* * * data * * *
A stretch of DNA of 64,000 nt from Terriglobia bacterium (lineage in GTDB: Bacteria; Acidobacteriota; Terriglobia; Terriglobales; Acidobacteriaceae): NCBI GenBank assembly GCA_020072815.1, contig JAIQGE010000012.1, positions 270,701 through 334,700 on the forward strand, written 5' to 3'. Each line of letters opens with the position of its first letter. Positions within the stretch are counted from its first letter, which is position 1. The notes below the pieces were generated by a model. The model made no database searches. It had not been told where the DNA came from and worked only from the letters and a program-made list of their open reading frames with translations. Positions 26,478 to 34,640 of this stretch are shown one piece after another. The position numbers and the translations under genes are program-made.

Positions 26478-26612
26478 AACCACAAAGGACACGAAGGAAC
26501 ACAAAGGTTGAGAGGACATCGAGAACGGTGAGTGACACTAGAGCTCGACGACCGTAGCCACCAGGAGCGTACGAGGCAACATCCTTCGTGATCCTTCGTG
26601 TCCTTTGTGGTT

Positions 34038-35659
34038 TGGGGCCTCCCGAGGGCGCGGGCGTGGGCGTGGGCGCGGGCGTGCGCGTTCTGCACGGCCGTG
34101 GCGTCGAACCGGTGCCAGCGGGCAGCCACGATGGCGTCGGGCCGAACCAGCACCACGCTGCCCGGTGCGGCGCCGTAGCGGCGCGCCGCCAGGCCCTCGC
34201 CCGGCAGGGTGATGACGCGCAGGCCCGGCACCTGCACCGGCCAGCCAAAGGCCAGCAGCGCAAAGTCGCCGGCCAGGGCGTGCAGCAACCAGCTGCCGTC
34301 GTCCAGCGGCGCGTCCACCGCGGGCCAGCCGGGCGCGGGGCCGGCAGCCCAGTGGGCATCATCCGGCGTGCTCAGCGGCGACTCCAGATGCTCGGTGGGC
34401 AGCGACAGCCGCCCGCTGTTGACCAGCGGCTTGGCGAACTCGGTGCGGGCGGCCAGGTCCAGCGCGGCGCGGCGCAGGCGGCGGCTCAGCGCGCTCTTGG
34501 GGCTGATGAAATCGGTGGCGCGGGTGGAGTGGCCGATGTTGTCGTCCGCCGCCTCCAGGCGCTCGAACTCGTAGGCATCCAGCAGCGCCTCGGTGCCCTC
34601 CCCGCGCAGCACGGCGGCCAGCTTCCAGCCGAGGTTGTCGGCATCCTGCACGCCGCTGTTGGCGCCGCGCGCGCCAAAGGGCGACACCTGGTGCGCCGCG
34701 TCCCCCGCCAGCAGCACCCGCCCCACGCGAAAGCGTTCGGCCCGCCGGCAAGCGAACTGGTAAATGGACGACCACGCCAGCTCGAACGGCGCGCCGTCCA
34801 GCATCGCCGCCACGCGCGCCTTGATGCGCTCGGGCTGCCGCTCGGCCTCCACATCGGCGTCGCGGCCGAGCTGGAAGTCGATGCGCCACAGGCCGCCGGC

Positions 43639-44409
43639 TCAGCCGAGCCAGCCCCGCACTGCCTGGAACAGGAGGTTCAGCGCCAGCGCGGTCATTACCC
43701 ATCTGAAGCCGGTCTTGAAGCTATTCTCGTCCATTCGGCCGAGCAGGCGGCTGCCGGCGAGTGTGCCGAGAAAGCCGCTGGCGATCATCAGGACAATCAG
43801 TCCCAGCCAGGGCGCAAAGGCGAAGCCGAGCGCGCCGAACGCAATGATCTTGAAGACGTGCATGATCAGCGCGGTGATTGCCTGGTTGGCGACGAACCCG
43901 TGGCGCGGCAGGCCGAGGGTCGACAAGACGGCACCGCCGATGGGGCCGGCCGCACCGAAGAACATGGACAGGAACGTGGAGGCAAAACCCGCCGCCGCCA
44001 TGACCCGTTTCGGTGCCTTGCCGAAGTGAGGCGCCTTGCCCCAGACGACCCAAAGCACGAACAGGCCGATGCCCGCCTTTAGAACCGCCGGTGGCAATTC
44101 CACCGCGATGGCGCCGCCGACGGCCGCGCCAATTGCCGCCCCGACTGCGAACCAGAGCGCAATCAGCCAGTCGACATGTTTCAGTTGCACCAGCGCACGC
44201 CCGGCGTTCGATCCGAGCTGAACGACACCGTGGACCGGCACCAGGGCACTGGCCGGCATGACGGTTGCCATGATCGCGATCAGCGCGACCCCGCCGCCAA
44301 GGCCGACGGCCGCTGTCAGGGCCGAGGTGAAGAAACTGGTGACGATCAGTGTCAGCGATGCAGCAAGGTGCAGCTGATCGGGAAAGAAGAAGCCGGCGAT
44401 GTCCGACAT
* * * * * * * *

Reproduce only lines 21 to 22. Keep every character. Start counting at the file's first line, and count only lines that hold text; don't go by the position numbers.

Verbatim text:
44001 TGACCCGTTTCGGTGCCTTGCCGAAGTGAGGCGCCTTGCCCCAGACGACCCAAAGCACGAACAGGCCGATGCCCGCCTTTAGAACCGCCGGTGGCAATTC
44101 CACCGCGATGGCGCCGCCGACGGCCGCGCCAATTGCCGCCCCGACTGCGAACCAGAGCGCAATCAGCCAGTCGACATGTTTCAGTTGCACCAGCGCACGC